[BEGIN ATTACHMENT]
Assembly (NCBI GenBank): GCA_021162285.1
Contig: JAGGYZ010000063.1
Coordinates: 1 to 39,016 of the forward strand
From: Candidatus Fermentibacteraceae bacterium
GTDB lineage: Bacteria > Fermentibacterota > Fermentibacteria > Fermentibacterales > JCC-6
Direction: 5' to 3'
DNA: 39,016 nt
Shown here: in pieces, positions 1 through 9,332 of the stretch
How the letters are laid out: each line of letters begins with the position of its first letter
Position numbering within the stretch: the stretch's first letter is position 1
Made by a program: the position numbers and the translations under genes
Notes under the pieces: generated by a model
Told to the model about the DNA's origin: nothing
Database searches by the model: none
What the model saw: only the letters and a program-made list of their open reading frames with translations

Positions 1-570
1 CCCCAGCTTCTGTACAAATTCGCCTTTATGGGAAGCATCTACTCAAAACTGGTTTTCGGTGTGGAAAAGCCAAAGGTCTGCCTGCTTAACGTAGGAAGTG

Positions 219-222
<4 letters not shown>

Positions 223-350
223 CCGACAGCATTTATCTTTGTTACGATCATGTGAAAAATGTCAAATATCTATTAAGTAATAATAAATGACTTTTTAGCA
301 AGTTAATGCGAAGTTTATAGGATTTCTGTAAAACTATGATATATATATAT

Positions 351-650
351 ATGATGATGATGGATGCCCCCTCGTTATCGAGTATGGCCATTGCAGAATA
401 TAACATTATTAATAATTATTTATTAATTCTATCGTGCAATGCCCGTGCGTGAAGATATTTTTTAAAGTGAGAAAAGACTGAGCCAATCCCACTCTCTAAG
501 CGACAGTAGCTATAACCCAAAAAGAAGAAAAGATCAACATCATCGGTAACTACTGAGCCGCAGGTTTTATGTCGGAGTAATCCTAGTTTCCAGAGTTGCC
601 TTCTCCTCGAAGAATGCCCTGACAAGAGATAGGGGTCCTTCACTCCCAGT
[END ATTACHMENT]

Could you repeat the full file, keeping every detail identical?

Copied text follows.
Assembly (NCBI GenBank): GCA_021162285.1
Contig: JAGGYZ010000063.1
Coordinates: 1 to 39,016 of the forward strand
From: Candidatus Fermentibacteraceae bacterium
GTDB lineage: Bacteria > Fermentibacterota > Fermentibacteria > Fermentibacterales > JCC-6
Direction: 5' to 3'
DNA: 39,016 nt
Shown here: in pieces, positions 1 through 9,332 of the stretch
How the letters are laid out: each line of letters begins with the position of its first letter
Position numbering within the stretch: the stretch's first letter is position 1
Made by a program: the position numbers and the translations under genes
Notes under the pieces: generated by a model
Told to the model about the DNA's origin: nothing
Database searches by the model: none
What the model saw: only the letters and a program-made list of their open reading frames with translations

Positions 1-570
1 CCCCAGCTTCTGTACAAATTCGCCTTTATGGGAAGCATCTACTCAAAACTGGTTTTCGGTGTGGAAAAGCCAAAGGTCTGCCTGCTTAACGTAGGAAGTG

Positions 219-222
<4 letters not shown>

Positions 223-350
223 CCGACAGCATTTATCTTTGTTACGATCATGTGAAAAATGTCAAATATCTATTAAGTAATAATAAATGACTTTTTAGCA
301 AGTTAATGCGAAGTTTATAGGATTTCTGTAAAACTATGATATATATATAT

Positions 351-650
351 ATGATGATGATGGATGCCCCCTCGTTATCGAGTATGGCCATTGCAGAATA
401 TAACATTATTAATAATTATTTATTAATTCTATCGTGCAATGCCCGTGCGTGAAGATATTTTTTAAAGTGAGAAAAGACTGAGCCAATCCCACTCTCTAAG
501 CGACAGTAGCTATAACCCAAAAAGAAGAAAAGATCAACATCATCGGTAACTACTGAGCCGCAGGTTTTATGTCGGAGTAATCCTAGTTTCCAGAGTTGCC
601 TTCTCCTCGAAGAATGCCCTGACAAGAGATAGGGGTCCTTCACTCCCAGT